First, I think it’s relevant to explain how I got my current, main violin. Our local shop carries a large selection of instruments. I played every one in and 2X my price bracket, and narrowed it down to three. I then had the owner play them all while I listened from a distance, and narrowed it down to two. Played them some more, had him play them again, and took my current one home for a week to make sure it was “the one.” I’ve never regretted the purchase.
Flash forward to my purchase of this “office/electric” violin from YitaMusic. I had been looking for a while, and I’ve read many online reviews. I was expecting an inexpensive instrument that was playable. Nothing more. I certainly got that! It’s an M20 model (T and M and the workshops they represent, 18,19,20, master are the “levels” of quality). T20 and M20 are the good ones to get the for price you pay.
The violin came with a cheap case and an cheap bow that is the most flexible stick I’ve ever seen. That did not bother me, as I was not expecting the bow. I purchased the violin Monday, and it came yesterday to my doorstep (3 days from Shanghai to Texas). The instrument was well packaged, but ships with the bridge wrapped up, so you have to be able to do that (which I can do). Here are my initial impressions.
1. Fit/Finish. It’s a 290 dollar fiddle, but it’s well made. You can see where corners were cut in the fine work. THe peg holes aren’t as cleanly reamed as they should be. The underside of the fingerboard and chinrest are a little rough. The wood is beautiful, and the photos of color/flame were very accurate. It’s a pretty instrument, just a little rough on the edges.
2. Tuning. The pegs work well, and the fine tuner (Wittner lever-style) had a rubber boot to protect the spruce top. That was a nice touch. I immediately ditched the random strings that came with it and put on an old set of Warchal Timbres I was saving for the occasion.
3. Build. The instrument is heavier than my main violin or the junker knilling we keep in the closet. The arching is also much higher than my main violin, which I’ll mention again. I like my violins on the smaller side (not 7/8, but smaller in the 4/4 range of normal), even though I’m quite tall.
4. Sound. It does not sound like my main violin, which is projects and has a brighter sound overall. I had to dig into the M20 to get what is a mezzo forte on my main violin. It’s a darker instrument, but very mello. I think the high arching has a lot to do with that. It’s a characteristic of the box, I suspect, and strings/sound post adjustment will move that needle a little in either direction, but I did not purchase a powerful violin.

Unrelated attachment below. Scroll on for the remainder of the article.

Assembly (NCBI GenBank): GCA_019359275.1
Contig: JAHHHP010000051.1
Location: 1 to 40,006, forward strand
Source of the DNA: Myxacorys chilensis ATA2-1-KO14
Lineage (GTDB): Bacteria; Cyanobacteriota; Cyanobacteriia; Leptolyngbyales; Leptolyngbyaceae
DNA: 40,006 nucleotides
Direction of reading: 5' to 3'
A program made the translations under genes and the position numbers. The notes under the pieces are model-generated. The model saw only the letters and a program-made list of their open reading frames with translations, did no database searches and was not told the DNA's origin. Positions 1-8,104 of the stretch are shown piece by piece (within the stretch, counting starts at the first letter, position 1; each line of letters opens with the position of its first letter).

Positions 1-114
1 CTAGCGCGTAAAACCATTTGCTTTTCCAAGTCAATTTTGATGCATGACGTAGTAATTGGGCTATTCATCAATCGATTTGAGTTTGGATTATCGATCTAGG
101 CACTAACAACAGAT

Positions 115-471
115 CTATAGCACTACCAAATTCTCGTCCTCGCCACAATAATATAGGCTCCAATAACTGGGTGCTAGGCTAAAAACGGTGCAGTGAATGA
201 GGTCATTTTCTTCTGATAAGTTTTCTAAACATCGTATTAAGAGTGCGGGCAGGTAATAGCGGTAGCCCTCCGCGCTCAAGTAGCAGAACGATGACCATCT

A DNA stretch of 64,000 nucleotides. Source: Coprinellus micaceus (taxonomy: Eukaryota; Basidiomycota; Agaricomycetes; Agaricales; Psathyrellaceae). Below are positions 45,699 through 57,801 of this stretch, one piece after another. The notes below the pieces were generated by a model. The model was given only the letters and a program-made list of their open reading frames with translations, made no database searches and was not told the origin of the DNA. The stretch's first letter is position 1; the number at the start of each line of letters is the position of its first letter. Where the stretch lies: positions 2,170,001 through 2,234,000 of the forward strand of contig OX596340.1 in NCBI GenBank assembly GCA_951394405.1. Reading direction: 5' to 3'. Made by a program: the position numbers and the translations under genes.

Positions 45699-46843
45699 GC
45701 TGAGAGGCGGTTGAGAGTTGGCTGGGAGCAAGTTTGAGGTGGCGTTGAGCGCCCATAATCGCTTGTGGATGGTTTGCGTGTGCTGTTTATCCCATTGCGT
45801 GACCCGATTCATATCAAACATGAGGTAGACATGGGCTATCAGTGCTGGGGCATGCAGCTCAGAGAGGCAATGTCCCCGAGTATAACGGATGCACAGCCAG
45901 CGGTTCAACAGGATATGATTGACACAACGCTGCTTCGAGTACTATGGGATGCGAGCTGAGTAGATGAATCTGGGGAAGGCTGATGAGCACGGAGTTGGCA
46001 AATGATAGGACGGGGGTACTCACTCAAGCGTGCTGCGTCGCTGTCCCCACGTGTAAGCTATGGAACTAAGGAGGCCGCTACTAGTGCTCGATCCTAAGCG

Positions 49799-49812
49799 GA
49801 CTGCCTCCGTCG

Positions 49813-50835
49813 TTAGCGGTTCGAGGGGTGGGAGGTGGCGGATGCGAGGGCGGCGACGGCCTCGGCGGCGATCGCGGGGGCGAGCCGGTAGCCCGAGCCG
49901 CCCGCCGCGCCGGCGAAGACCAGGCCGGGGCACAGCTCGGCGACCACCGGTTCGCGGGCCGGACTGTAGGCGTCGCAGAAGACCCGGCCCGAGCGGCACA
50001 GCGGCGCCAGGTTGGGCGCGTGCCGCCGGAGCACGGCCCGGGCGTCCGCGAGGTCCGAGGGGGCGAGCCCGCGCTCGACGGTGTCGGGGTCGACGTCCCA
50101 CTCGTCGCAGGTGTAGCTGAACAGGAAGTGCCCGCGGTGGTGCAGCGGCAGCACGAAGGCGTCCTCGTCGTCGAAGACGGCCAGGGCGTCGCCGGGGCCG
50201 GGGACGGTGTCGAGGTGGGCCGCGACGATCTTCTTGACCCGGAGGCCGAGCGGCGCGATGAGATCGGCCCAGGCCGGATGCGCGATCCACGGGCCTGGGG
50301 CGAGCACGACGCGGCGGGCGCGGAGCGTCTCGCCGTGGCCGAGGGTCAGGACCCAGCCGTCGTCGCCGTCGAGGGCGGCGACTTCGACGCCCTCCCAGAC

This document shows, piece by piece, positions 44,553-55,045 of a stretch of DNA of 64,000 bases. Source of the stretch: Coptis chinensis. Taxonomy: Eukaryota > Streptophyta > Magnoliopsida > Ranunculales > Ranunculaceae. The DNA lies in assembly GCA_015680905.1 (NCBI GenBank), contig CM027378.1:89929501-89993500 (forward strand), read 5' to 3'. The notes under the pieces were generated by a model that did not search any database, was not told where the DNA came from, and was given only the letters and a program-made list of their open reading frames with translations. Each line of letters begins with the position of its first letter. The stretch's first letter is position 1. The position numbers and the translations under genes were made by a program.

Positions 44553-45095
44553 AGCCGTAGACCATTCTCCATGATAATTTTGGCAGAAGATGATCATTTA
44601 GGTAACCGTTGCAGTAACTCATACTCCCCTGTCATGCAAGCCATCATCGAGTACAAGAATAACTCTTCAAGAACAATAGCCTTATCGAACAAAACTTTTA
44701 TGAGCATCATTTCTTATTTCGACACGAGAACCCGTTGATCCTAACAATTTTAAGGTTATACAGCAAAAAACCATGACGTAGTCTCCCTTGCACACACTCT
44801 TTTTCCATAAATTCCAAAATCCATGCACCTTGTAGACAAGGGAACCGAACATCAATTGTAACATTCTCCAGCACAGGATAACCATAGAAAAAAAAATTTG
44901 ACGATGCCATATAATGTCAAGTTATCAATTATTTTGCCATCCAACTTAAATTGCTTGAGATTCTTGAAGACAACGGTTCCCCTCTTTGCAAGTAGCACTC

5. Overall. I got what I paid for, and I mean that in a positive sense. I wanted a violin that would save me from having to lug mine to work on days when my evening practice is interrupted by life. Or to electrify and use with my guitar amps and effects. It’s suitable for those things. I’d bring it to play outdoors (in west Texas the heat is a major concern).
If I was buying a beginner an instrument, and I was on a limited budget, I’d honestly rent from a shop, even though rental qualities where I live are lower than this M20 violin. I know others have said their YM violins are amazing instruments, and maybe that’s true. To be fair, my current instrument was not the most expensive in the shop when I bought it, but outplayed everything else in the store.
If you have $300 or so to spend and want to experiment, it was worth the money. It will come to work with me on Monday and let me practice (especially technical work), which exactly why I bought it. If my main instrument was lost/stolen, I’d get another one locally rather than gamble.
*For perspective, I think violin prices are obscene and unjustifiable. My current instrument cost me under two grand, outplaying instruments that were twice that, and outplaying one of my teachers’ very expensive instruments.Tweet
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